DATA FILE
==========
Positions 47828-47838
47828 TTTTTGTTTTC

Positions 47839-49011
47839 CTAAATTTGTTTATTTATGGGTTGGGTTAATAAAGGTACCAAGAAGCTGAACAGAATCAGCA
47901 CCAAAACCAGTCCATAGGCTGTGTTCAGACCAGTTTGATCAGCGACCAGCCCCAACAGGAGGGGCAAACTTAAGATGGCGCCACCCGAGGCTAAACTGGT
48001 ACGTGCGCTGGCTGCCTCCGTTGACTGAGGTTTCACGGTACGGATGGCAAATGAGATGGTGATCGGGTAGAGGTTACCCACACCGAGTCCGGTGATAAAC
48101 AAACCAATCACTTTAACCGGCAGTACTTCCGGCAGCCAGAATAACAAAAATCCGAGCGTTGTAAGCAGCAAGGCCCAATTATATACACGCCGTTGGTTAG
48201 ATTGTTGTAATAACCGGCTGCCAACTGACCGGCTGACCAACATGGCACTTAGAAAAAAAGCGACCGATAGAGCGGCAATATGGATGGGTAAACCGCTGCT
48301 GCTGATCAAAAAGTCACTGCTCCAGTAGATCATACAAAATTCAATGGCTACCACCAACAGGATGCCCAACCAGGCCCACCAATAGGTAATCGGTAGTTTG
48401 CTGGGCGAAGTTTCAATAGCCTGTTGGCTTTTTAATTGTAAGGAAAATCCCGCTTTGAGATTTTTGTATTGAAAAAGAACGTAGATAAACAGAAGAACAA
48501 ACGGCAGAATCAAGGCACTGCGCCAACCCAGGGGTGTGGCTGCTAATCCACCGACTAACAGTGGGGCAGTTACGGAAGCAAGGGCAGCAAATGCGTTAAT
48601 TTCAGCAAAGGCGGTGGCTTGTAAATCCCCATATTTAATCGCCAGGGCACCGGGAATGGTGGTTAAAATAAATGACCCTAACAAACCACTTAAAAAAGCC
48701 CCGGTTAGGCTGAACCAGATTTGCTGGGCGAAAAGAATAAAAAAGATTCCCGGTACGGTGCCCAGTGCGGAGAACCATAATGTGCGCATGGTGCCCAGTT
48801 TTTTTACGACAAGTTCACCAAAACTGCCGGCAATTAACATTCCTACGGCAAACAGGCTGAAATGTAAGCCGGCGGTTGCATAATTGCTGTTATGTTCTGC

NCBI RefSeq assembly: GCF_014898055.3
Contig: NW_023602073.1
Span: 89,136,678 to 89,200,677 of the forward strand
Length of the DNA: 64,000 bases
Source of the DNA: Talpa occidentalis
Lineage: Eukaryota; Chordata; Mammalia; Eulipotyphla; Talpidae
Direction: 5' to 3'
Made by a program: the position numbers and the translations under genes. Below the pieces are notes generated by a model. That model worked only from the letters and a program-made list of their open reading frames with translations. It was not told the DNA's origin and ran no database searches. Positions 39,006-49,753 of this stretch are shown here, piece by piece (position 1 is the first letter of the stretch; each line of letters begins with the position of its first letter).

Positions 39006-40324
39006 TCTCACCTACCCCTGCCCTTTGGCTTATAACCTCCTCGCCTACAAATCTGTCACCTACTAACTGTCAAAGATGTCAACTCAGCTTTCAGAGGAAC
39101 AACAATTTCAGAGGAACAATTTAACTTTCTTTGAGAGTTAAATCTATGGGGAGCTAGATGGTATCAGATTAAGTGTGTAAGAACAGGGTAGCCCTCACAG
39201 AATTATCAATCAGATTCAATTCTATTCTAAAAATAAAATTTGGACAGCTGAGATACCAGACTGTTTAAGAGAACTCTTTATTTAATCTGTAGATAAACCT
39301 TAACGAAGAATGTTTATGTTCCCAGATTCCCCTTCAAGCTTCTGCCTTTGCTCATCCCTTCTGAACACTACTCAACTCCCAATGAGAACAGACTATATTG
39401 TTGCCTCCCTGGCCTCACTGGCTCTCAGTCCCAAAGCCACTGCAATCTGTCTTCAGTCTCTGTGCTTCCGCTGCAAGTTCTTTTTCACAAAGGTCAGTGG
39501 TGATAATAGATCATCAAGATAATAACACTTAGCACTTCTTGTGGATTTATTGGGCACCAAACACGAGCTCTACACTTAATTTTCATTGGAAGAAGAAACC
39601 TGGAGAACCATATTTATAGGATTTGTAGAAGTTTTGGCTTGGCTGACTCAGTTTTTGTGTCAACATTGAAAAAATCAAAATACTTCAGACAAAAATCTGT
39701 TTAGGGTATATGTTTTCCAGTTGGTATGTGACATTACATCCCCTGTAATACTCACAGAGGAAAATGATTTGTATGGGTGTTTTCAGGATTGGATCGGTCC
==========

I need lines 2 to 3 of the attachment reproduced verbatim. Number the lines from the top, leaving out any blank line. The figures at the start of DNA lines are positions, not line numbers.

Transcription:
47828 TTTTTGTTTTC

Positions 47839-49011